10. Inherent Limitations of Hydraulic Tomography

    USGS Publications Warehouse

    Bohling, G.C.; Butler, J.J.

    2010-01-01

    We offer a cautionary note in response to an increasing level of enthusiasm regarding high-resolution aquifer characterization with hydraulic tomography. We use synthetic examples based on two recent field experiments to demonstrate that a high degree of nonuniqueness remains in estimates of hydraulic parameter fields even when those estimates are based on simultaneous analysis of a number of carefully controlled hydraulic tests. We must, therefore, be careful not to oversell the technique to the community of practicing hydrogeologists, promising a degree of accuracy and resolution that, in many settings, will remain unattainable, regardless of the amount of effort invested in the field investigation. No practically feasible amount of hydraulic tomography data will ever remove the need to regularize or bias the inverse problem in some fashion in order to obtain a unique solution. Thus, along with improving the resolution of hydraulic tomography techniques, we must also strive to couple those techniques with procedures for experimental design and uncertainty assessment and with other more cost-effective field methods, such as geophysical surveying and, in unconsolidated formations, direct-push profiling, in order to develop methods for subsurface characterization with the resolution and accuracy needed for practical field applications. Copyright ?? 2010 The Author(s). Journal compilation ?? 2010 National Ground Water Association.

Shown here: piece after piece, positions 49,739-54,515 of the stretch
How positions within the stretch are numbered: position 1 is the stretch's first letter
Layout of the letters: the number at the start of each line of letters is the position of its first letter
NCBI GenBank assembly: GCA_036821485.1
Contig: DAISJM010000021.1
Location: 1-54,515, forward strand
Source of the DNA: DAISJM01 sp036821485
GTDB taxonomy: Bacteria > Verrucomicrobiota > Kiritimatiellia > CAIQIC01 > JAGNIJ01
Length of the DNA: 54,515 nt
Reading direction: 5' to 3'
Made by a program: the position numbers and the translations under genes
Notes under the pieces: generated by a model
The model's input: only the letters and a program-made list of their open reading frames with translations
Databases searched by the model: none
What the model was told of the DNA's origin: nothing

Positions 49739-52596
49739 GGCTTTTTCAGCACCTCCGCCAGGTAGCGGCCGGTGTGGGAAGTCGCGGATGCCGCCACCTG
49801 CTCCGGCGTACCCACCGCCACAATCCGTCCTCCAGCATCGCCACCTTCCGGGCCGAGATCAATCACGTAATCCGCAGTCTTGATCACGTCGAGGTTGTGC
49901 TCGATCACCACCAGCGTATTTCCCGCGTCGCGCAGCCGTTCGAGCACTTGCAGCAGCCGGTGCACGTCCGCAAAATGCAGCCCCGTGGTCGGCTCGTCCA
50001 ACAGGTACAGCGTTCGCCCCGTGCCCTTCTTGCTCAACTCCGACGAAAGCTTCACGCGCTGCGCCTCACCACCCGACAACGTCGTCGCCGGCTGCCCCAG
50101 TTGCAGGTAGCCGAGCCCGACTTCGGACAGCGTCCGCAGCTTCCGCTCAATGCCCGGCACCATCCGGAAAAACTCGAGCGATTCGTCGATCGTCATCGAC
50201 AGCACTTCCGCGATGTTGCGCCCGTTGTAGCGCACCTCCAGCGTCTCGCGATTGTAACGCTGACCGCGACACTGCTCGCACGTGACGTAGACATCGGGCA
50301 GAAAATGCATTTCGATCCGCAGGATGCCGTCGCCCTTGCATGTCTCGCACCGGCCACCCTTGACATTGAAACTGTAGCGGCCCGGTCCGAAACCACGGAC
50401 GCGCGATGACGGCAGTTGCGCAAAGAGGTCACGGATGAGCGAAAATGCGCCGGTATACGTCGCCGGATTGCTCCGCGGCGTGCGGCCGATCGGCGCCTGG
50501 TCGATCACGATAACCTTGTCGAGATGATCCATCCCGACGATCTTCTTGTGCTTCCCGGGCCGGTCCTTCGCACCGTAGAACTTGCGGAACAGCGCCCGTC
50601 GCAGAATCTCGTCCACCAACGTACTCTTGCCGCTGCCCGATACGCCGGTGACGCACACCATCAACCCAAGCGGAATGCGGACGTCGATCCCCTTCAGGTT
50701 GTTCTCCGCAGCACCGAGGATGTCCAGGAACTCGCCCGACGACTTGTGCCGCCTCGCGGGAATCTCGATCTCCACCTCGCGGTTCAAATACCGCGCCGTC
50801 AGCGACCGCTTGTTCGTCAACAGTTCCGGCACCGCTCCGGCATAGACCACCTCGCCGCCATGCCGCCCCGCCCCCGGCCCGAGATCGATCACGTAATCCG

11. Hydraulic drive system for platen

    SciTech Connect

    Kubik, P.A.

    1988-06-21

    A hydraulic drive system for driving a platen in a forward and return reciprocatory stroke cycle is described comprising a rigid platen, means for guiding the platen for forward and return movement along a fixed linear path between a rest position and an extended position, a crank arm mounted for rotation about a fixed axis normal to the linear path, link means coupling the crank arm to the platen for driving the platen from the rest position to the extended position upon rotation of the crank about the axis through 180 degrees in a first direction from a start position wherein the crank extends from the axis parallel to the linear path and for returning the platen from the extended position to the rest position upon rotation of the crank in the opposite direction from the finish position to the start position. First reversible hydraulic motor means for driving the crank in rotation about the axis, second motor means connected to the platen for driving the platen between the rest position and the extending position, variable speed hydraulic pump means for generating a variable flow of fluid under pressure to drive the first and second motor means, reversing valve means hydraulically connected across the pump means, and conduit means hydraulically connecting the first and second motor means in parallel with each other to the reversing valve means to enable the pump means to drive both the motor means in unison to cooperatively drive the platen in forward or return movement.